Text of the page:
[i] Edmund D. Fisher, Flatbush Past and Present (Brooklyn, NY: Flatbush Trust Company, 1901)., 85.

[ii] Edmund D. Fisher, Flatbush Past and Present (Brooklyn, NY: Flatbush Trust Company, 1901)., 82.

Flatbush Corporations

The development of Flatbush is also seen in the beginnings of corporations. These included the Flatbush Gas Company, the Flatbush Water Works Company, and the Flatbush Trust Company. In 1885, the Road Commissioners who had a contract with the Flatbush Gas Company refused to pay the $35 fee to light street lamps, causing the gas company to deny delivery of gas. “Total darkness at night will be the result, and disgusted townsmen say the town will lose more through suits for damages than it will make by not having to pay for gas.”[i] In February 1918, The New York Times published an article that stated, “[d]uring the four years from 1912 to 1916 the profits of the Flatbush Gas Company from the sale of electric current increased from $93,000 to $243,000.”[ii] This was the first public call for a reduction in rates. Later that month petitioners and civic organizations demanded that the gas company reduce its electricity fare from twelve cents, to ten, and then to eight. The company claimed it could not deliver the current for less than twelve cents. H.E. McGowan claimed that no profit was being made on gas business and little was being made on electricity due to increasing cost of labor and materials.[iii] Another article from 1920 will show the increase in gas prices to ninety-nine cents. When asked to reconsider this new rate, the company stated it was not possible.[iv]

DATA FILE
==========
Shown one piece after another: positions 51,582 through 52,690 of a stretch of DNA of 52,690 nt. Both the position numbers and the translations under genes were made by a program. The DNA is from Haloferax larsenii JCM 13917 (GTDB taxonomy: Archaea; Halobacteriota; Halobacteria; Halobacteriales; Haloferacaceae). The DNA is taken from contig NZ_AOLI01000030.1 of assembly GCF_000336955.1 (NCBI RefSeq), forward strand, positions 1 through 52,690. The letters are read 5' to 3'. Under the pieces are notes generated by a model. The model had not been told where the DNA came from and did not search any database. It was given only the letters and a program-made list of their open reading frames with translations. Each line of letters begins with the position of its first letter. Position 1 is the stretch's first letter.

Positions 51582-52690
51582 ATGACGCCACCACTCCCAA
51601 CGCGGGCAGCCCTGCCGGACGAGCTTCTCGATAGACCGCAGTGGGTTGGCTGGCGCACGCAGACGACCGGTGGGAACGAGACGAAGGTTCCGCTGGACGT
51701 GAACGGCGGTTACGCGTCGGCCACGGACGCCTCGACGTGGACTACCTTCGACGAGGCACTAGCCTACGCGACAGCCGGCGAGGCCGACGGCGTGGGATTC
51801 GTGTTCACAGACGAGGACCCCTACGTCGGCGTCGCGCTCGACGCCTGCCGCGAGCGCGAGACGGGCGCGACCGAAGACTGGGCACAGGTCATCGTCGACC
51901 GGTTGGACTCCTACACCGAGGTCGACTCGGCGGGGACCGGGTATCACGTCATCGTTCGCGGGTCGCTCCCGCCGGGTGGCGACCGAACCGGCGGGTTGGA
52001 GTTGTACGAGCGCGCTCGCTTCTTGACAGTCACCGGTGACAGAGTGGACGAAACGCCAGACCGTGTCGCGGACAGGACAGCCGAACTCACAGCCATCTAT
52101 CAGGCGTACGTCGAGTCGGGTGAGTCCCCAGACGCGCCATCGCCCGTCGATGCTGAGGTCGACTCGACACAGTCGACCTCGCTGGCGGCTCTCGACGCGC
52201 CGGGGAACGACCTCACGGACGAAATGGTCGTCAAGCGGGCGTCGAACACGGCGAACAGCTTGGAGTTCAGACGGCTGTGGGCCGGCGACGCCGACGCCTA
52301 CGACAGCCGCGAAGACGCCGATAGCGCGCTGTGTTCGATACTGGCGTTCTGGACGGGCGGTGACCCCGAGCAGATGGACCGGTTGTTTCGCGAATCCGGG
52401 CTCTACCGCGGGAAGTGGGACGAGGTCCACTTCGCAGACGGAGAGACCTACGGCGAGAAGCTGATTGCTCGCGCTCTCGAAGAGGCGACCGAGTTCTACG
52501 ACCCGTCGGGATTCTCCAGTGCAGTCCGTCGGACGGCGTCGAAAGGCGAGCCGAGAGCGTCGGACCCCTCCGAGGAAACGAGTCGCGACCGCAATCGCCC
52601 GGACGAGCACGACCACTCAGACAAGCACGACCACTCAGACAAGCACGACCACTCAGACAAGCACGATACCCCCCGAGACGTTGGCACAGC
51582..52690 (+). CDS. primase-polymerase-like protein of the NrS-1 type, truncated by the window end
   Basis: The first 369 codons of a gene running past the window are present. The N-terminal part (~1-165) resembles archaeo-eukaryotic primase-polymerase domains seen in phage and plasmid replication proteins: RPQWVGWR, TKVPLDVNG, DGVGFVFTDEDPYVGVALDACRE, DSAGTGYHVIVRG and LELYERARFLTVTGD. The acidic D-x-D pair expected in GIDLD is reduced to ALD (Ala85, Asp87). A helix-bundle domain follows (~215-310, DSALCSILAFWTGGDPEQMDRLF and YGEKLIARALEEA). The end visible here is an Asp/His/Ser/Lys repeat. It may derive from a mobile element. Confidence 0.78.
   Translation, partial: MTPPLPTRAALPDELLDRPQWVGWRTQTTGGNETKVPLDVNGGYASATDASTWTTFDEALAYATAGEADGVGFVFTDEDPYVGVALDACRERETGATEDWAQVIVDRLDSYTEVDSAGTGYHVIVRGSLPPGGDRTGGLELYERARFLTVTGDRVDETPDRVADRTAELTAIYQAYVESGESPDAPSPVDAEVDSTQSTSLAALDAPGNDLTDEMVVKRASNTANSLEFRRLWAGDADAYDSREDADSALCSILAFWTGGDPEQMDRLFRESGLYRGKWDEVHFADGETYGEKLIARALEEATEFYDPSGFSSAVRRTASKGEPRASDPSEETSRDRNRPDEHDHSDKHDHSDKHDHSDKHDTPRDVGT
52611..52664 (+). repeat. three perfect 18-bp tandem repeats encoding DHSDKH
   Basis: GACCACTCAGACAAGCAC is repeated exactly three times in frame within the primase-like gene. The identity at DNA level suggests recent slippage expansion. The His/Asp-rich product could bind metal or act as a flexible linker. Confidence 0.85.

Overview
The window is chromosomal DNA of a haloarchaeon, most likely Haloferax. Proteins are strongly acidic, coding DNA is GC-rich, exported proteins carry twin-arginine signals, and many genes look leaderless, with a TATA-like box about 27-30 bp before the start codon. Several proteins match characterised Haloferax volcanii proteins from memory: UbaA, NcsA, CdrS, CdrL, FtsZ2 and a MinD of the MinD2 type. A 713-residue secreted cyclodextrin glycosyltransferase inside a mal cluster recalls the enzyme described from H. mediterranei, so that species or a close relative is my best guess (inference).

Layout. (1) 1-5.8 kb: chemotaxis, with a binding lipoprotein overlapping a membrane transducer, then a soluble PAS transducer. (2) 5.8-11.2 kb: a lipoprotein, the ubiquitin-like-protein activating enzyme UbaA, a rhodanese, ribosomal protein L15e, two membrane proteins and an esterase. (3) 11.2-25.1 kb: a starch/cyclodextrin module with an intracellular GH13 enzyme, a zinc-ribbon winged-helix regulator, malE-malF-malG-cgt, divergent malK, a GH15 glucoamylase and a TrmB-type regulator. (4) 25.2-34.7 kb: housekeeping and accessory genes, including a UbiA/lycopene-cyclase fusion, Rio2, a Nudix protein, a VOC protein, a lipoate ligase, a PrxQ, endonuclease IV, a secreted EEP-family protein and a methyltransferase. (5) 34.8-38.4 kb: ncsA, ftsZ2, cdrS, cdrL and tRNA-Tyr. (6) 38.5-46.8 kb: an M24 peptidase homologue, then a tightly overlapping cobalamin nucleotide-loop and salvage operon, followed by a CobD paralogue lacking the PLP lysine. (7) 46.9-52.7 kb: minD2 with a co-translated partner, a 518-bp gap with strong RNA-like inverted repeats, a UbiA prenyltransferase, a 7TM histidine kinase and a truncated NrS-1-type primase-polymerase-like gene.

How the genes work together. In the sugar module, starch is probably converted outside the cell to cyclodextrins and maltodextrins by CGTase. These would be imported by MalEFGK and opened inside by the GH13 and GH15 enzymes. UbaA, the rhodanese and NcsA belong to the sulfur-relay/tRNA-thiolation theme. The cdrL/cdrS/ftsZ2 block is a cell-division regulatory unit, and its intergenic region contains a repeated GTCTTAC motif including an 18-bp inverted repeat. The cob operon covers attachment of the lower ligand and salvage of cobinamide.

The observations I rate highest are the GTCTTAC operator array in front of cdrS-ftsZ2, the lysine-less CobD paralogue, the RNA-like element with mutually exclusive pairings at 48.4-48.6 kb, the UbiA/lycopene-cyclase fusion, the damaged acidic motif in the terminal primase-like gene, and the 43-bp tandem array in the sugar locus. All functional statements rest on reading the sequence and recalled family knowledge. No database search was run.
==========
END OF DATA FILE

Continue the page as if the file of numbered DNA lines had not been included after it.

An important sign that Flatbush was changing was the organization of the Flatbush Trust Company in 1899. This was the first banking system the area had seen. With the farming system, there was little need for a bank as most money exchanges took place out of town and over crops. As new residents and businesses began to arrive, money started to stay in Flatbush. The bank opened for business on July 20 and records show that the number of accounts opened within the first year was 646, with a total deposit amount of $639,569.17 in July of 1900.[v] John Lefferts, Jr. was known to be an organizer of the trust company and a director of the Flatbush Water Company.[vi]

Four Dollars

Four Dollars

Ladies' Room, Flatbush Trust Company

Ladies’ Room, Flatbush Trust Company

[i] “Darkness Threatening Flatbush,” New York Times, February 19, 1885.

[ii] “Flatbush Co. Must Cut Electric Rates,” New York Times, February 3, 1918.

[iii] “Fights Electric Rate Cut,” New York Times, February 27, 1918.

[iv] “Fights 80-Cent Gas Rate,” New York Times, May 6, 1920.

[v] Fisher, 68.

[vi] John Lefferts, Jr.,” New York Times, May 30, 1950.